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Ben & Jerry’s to eliminate single-use plastics in Scoop Shops worldwide

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Ben & Jerry’s Scoop Shops currently hand out 2.5 million plastic straws a year, and 30 million plastic spoons. “We’re not going to recycle our way out of this problem,” said Jenna Evans, Ben & Jerry’s Global Sustainability Manager.

Unilever recently provided an update on its movement toward eliminating plastic packaging waste from the environment. The company’s global strategies include ensuring all plastic packaging is 100% recyclable, reusable or compostable by 2025, and making a commitment to using a minimum of 25% post-consumer recycled resin in its plastic packaging by 2025. A short-term goal involves reducing packaging weight by one-third by 2020.

Many of Unilever’s consumer product brands already use 100% post-consumer recyclate (PCR), something Unilever wants to increase. Other brands are making significant progress by including 25 to 50% PCR in some packages, including Suave, Dove Men+Care, AXE, Vaseline and Caress. 

Eliminating single-use plastics is a big goal at Unilever’s wholly owned subsidiary Ben & Jerry’s, which made a major commitment to “no plastics” this year by announcing it would remove single-use plastics from its Scoop Shops. The brand will no longer offer plastic straws or spoons in any of its 600 shops worldwide this year; it will address plastic cups and lids by the end of 2020, according to Unilever’s update report.

Ben & Jerry’s Scoop Shops currently hand out 2.5 million plastic straws a year, and 30 million plastic spoons, according to Jenna Evans, Ben & Jerry’s Global Sustainability Manager, who is leading the transition from plastic straws to paper straws (available by request) and plastic spoons to wooden spoons. “We’re not going to recycle our way out of this problem,” said Evans. “We, and the rest of the world, need to get out of single-use plastic.”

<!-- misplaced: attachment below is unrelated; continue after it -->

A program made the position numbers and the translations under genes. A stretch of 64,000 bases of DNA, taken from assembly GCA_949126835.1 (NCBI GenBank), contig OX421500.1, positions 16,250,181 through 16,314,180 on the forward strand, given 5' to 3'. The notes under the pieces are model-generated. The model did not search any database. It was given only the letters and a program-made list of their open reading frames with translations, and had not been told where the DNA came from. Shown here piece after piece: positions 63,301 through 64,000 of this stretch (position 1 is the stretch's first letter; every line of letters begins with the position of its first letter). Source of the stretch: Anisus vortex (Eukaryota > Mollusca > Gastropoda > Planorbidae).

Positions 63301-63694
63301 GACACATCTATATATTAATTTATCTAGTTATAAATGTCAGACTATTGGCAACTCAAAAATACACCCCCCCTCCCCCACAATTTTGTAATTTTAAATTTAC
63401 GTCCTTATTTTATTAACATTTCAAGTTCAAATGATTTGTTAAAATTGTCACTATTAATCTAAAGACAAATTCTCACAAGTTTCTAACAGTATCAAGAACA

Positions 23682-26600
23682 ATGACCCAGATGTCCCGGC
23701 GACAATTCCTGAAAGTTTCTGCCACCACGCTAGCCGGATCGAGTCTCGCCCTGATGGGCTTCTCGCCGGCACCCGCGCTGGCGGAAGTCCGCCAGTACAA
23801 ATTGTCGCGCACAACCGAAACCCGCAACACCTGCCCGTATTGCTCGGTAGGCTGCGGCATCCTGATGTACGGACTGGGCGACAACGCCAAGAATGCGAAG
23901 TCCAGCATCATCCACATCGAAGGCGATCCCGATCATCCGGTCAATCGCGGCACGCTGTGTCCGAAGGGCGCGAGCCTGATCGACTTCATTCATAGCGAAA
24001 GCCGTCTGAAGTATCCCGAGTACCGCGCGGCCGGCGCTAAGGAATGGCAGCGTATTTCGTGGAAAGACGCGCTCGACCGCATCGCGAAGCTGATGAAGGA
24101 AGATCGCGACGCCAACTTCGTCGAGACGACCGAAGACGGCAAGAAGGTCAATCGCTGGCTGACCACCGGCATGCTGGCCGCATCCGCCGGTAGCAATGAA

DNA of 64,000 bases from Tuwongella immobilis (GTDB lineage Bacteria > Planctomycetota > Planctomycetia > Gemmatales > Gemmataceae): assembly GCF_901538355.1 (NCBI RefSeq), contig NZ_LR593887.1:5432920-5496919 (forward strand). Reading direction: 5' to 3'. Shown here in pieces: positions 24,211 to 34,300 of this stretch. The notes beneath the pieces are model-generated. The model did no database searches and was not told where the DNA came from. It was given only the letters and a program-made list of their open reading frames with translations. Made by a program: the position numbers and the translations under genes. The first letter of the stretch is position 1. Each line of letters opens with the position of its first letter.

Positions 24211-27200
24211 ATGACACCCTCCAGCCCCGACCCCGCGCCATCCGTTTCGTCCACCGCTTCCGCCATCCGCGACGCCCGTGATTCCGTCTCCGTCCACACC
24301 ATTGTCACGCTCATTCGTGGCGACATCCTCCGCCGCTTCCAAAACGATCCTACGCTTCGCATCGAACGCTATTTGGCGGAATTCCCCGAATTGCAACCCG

In the announcement made by Ben & Jerry’s, the company noted that on April 9, 2019, Scoop Shops completed the transition to wooden spoons. By the end of next year, Ben & Jerry’s will find an alternative to clear plastic cups, plastic-lined cups and plastic lids. 

It’s going to be interesting to see what type of material Ben & Jerry’s will find for its ice cream cups if they no longer accept paper cups with a polyethylene lining. Wax linings are an alternative, but either way, linings make the paper cups non-recyclable. A clear plastic cup would be far more eco-friendly and perhaps the company could find a way to educate its customers to put them in a recycling bin. Littering by uncaring consumers is the biggest problem we have with regard to waste packaging in the environment. 

Many of us remember the days of the wooden ice cream spoon attached to the bottom of a paper ready-to-eat ice cream cup with paper lid. Nothing could be worse than eating ice cream with a wooden spoon—splinters in your lip, anyone?—not to mention that the manufacturing process takes far more energy and kills more trees than plastic spoons.

The announcement noted that the company has a history of striving for more sustainable packaging solutions. Pints and “tubs” (as Ben & Jerry’s container is known in the UK and Europe) have been made with Forest Stewardship Council (FSC)–certified paperboard since 2009. But because they are coated with polyethylene to create a moisture barrier, they are difficult to recycle. Evans said Ben & Jerry’s is looking at options. “Over the past year, we have begun an intensive effort to find a biodegradable and compostable coating that meets our product quality requirements,” she said.

What Evans fails to understand is that anything labeled “biodegradable” is only biodegradable if left out in the open for a length of time where sunlight, microbes and moisture can work on the material. California is one state, in particular, that has a distaste for all things claiming to be biodegradable. 

Evans noted that in the “short term, eliminating plastic straws and spoons is not going to save the world.” No, duh! I guess no one over there saw the survey showing that using plastic straws is at the bottom of consumers’ “guilt meter.”

Studies continue to show that plastic is far more eco-friendly in terms of energy and resource savings than many alternative materials. I guess Jon Huntsman Sr.’s comment would be appropriate here when it comes to using wooden spoons to eat ice cream: “Use old dinosaurs, not new trees.”

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